UNB Libraries' Guide to Getting Started
Welcome to the Library!
This guide will help you to get started using your library. Each tab (Reference Sources, Find Books, Find Articles, and Citing Your Sources) offers a sample of the kinds of resources that are available the UNB Libraries. To find out more, either stop by your Library, contact your liaison librarian, or explore on your own using our Research Help page.
These databases help you to locate academic journal articles and other publications on your topic. Some databases are discipline-specific (CINAHL is a health sciences database), and others are interdisciplinary (Academic Search Premier and Scopus cover many disciplines). Search results will have links to open available articles in full text through the Library's subscriptions.
Each library has a collection of Reference sources, like encyclopedias, dictionaries, handbooks of research, and other tools that will help you to get valuable background information on your subject, define terminology, identify key scholars and research topics. You might use Reference sources if you're:
- Not understanding your course readings
- Trying to focus on a research question or a thesis statement
- Needing to know more about a person, country, event
- Looking for general statistical data
- Looking for a list of sources on a particular topic
- ...or for many other reasons
Some Reference sources are in print, and can be used in the Library. Others are online through the Library's web site. In either format, they will provide you with reliable information throughout your studies.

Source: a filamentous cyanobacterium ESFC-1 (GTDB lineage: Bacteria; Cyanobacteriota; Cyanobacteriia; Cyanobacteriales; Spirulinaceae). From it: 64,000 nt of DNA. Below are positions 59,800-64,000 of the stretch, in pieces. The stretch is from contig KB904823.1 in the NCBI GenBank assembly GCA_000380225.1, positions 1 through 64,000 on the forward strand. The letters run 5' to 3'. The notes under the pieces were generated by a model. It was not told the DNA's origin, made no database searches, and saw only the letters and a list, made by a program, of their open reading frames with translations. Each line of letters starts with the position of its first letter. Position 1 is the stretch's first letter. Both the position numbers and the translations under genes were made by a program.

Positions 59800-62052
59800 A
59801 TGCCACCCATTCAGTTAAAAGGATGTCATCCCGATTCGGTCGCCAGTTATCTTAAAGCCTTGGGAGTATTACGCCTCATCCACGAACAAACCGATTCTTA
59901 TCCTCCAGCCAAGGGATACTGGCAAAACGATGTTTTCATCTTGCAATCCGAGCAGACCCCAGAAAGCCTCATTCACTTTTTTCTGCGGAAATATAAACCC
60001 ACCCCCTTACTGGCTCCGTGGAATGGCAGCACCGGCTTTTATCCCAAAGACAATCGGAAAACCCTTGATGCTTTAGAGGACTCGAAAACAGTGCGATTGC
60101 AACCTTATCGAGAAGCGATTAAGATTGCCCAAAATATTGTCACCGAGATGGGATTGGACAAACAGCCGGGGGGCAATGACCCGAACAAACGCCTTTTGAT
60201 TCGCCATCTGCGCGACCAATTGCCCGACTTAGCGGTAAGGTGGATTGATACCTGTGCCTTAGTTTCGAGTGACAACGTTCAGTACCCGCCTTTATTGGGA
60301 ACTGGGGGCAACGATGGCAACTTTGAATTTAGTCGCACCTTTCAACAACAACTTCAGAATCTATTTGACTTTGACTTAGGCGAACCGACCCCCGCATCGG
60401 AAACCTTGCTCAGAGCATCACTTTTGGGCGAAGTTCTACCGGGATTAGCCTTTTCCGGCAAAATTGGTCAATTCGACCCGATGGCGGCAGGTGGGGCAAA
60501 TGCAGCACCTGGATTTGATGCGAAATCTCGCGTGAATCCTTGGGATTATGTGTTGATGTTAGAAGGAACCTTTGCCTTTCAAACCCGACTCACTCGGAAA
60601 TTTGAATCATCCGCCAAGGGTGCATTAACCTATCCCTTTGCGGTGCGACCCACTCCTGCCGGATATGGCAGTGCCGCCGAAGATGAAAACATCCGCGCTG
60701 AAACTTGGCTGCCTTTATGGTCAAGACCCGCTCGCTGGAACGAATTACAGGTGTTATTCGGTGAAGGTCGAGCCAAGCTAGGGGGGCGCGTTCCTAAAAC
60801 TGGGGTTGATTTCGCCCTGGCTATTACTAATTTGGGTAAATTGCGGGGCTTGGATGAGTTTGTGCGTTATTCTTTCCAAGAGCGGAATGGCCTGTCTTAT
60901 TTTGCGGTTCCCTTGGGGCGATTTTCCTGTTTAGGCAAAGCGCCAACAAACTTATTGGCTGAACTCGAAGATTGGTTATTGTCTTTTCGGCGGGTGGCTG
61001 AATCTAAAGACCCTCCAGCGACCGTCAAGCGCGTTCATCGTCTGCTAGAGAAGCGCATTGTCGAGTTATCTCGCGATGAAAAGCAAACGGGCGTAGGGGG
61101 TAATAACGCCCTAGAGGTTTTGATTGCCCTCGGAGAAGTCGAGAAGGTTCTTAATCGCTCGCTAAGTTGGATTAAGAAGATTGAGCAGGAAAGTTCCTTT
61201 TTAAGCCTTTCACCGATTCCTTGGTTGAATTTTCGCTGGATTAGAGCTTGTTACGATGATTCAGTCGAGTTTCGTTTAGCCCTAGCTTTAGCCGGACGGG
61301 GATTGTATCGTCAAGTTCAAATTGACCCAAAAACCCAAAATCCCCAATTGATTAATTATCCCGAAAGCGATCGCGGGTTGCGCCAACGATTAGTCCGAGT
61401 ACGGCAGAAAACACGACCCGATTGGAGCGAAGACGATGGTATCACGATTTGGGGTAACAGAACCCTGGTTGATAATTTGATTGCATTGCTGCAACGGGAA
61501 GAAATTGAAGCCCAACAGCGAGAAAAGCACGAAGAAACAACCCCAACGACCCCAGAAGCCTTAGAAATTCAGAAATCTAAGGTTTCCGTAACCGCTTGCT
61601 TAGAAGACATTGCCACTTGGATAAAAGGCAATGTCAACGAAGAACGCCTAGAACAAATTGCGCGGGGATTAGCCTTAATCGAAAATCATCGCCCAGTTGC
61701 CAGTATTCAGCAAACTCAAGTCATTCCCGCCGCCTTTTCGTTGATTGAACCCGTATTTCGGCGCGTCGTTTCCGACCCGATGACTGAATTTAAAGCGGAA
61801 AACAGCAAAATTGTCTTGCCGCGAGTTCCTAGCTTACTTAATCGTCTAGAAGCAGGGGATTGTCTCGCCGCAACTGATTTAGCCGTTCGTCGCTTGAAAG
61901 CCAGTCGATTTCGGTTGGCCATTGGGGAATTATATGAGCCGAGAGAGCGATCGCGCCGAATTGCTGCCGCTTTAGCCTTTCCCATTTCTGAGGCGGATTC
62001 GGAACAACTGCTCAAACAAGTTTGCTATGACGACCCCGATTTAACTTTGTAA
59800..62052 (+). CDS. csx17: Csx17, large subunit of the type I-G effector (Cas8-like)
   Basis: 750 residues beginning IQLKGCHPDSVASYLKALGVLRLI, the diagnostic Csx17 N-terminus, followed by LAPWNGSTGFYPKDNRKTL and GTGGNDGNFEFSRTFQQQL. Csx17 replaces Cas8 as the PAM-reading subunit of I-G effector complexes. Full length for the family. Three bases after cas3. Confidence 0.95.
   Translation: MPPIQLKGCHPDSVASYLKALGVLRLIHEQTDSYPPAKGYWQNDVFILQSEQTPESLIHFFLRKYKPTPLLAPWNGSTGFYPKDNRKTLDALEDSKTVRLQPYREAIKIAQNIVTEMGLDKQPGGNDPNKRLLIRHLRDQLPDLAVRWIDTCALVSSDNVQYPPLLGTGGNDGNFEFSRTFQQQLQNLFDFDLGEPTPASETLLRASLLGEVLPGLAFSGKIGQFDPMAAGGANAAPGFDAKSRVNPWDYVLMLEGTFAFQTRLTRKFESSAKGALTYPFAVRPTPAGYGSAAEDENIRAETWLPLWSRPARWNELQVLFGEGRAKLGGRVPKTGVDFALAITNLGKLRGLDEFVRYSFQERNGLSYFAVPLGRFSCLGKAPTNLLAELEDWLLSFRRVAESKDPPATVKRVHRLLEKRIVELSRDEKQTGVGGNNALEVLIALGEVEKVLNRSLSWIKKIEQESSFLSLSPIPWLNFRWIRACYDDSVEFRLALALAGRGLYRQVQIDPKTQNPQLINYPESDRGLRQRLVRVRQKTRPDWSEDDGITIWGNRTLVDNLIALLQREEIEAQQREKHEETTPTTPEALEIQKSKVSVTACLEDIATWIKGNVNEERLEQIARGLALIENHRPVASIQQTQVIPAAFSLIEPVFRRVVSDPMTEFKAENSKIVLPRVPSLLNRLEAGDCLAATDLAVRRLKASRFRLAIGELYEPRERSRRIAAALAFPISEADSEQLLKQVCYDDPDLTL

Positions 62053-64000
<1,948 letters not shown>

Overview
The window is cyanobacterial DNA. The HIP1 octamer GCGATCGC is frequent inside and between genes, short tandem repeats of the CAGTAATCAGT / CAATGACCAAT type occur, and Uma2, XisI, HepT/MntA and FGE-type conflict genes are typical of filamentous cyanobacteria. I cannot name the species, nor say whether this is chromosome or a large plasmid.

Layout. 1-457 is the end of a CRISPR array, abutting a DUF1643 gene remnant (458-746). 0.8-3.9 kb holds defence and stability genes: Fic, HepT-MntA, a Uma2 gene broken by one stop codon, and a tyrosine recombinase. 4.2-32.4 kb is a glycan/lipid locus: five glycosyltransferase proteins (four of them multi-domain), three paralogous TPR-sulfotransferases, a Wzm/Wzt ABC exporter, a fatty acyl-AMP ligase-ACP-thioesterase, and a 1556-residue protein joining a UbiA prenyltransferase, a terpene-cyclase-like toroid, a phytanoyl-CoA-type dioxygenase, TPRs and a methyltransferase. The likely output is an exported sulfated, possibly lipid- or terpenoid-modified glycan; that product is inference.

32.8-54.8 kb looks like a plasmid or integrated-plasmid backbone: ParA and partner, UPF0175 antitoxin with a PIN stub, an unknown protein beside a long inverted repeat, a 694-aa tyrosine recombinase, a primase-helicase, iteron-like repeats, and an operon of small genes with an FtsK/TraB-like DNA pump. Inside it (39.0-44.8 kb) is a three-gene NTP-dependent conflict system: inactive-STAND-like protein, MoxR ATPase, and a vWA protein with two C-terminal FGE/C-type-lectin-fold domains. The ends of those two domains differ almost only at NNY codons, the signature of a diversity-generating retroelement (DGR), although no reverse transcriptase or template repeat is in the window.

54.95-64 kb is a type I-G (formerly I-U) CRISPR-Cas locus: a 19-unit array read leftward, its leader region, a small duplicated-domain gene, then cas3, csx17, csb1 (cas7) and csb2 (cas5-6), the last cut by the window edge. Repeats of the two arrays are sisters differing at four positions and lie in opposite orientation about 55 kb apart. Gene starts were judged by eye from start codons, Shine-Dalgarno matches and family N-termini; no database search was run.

The library's default catalogue, UNB WorldCat, provides a quick and easy way to search for print and electronic materials at UNB Libraries. Search results will include books, e-books, DVDs, journals, newspapers, and magazines, as well as content from selected article databases.
UNB Libraries also subscribes to several collections of ebooks. These fulltext, searchable databases include books, maps and other authoritative documents in all academic disciplines.
Citing Your Sources
Accurate, properly formatted bibliographies are hallmarks of good academic research. Through citing, you acknowledge the source of any ideas you mention in your writing, document your research, and provide the information your readers need to track down your sources.
Numerous citation styles exist, and each specifies what elements are required (title, author, journal name, etc.) and how the citation should be formatted. Consult your course syllabus or check with your instructor to be sure of using the correct citation style for your assignment.
Ask A Librarian
Head, Reference Services, HIL
email@example.com@unb.ca | 506-453-3516
My office is in HIL, Room 308
Subject Specialties: History; Political Science; Religious Studies; Catholic Theology; Human Rights, GRID
- Last modified: Sep 28, 2016 12:24:17 | Edit Guide